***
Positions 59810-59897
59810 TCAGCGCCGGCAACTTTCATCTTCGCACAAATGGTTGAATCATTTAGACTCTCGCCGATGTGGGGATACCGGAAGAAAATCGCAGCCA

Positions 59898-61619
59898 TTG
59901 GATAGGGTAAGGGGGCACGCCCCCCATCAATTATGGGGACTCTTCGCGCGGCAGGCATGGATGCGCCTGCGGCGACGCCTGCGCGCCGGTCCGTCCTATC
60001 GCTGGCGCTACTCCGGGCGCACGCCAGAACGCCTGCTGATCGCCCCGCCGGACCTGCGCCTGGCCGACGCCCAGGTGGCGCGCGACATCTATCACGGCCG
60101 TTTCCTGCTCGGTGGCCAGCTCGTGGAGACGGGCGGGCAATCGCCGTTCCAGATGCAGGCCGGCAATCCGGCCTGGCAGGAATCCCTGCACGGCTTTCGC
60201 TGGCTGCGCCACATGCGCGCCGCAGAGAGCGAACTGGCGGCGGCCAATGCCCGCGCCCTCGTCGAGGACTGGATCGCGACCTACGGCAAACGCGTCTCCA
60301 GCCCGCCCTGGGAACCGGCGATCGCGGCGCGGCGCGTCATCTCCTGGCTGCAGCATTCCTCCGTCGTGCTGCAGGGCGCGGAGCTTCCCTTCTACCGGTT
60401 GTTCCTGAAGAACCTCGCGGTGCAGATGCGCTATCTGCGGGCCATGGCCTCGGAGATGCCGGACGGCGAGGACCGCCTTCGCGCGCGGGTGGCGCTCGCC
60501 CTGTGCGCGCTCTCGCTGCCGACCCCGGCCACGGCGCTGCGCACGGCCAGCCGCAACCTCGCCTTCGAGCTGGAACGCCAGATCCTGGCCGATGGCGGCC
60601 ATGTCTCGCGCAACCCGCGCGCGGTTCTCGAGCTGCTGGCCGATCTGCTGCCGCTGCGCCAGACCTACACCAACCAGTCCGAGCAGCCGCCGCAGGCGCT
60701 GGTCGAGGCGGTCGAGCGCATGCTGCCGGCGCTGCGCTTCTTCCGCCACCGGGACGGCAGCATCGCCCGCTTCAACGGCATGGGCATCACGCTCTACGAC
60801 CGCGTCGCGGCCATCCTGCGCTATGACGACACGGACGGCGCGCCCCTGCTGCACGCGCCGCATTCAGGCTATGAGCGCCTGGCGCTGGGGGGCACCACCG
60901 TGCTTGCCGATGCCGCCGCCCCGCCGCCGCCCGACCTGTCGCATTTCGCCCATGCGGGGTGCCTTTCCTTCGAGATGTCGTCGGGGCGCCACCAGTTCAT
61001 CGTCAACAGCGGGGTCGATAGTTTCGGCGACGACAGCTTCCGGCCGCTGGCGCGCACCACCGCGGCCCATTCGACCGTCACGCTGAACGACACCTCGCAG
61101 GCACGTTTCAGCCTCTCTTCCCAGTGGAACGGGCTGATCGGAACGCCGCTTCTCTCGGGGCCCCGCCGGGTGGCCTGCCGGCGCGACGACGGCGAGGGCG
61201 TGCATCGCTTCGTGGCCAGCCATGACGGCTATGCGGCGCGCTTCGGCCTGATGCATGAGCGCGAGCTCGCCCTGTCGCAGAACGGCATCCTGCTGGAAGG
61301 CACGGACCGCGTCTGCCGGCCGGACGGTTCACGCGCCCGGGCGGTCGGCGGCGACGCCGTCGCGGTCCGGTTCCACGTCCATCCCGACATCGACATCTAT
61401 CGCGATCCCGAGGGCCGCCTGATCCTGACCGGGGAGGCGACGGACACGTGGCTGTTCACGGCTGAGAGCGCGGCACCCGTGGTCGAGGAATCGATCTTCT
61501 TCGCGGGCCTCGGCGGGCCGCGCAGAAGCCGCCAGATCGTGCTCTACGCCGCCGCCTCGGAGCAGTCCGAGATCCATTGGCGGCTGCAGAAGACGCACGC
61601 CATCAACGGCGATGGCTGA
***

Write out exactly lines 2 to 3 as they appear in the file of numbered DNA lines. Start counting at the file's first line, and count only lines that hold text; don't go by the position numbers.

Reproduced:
59810 TCAGCGCCGGCAACTTTCATCTTCGCACAAATGGTTGAATCATTTAGACTCTCGCCGATGTGGGGATACCGGAAGAAAATCGCAGCCA

Positions 59898-61619